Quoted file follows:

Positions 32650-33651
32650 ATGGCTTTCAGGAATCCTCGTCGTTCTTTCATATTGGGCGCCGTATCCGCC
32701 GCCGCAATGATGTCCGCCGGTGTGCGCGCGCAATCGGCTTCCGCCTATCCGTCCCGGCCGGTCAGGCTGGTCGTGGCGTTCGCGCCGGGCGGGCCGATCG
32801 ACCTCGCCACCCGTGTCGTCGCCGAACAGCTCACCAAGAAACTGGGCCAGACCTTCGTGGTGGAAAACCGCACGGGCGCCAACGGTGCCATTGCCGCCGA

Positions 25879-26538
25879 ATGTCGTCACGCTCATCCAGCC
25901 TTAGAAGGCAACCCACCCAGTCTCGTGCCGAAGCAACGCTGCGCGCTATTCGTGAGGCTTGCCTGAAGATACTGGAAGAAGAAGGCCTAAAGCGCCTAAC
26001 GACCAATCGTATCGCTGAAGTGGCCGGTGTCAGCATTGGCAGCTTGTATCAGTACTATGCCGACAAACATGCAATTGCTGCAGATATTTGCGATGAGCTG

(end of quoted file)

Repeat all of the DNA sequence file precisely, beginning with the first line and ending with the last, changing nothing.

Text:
Positions 32650-33651
32650 ATGGCTTTCAGGAATCCTCGTCGTTCTTTCATATTGGGCGCCGTATCCGCC
32701 GCCGCAATGATGTCCGCCGGTGTGCGCGCGCAATCGGCTTCCGCCTATCCGTCCCGGCCGGTCAGGCTGGTCGTGGCGTTCGCGCCGGGCGGGCCGATCG
32801 ACCTCGCCACCCGTGTCGTCGCCGAACAGCTCACCAAGAAACTGGGCCAGACCTTCGTGGTGGAAAACCGCACGGGCGCCAACGGTGCCATTGCCGCCGA

Positions 25879-26538
25879 ATGTCGTCACGCTCATCCAGCC
25901 TTAGAAGGCAACCCACCCAGTCTCGTGCCGAAGCAACGCTGCGCGCTATTCGTGAGGCTTGCCTGAAGATACTGGAAGAAGAAGGCCTAAAGCGCCTAAC
26001 GACCAATCGTATCGCTGAAGTGGCCGGTGTCAGCATTGGCAGCTTGTATCAGTACTATGCCGACAAACATGCAATTGCTGCAGATATTTGCGATGAGCTG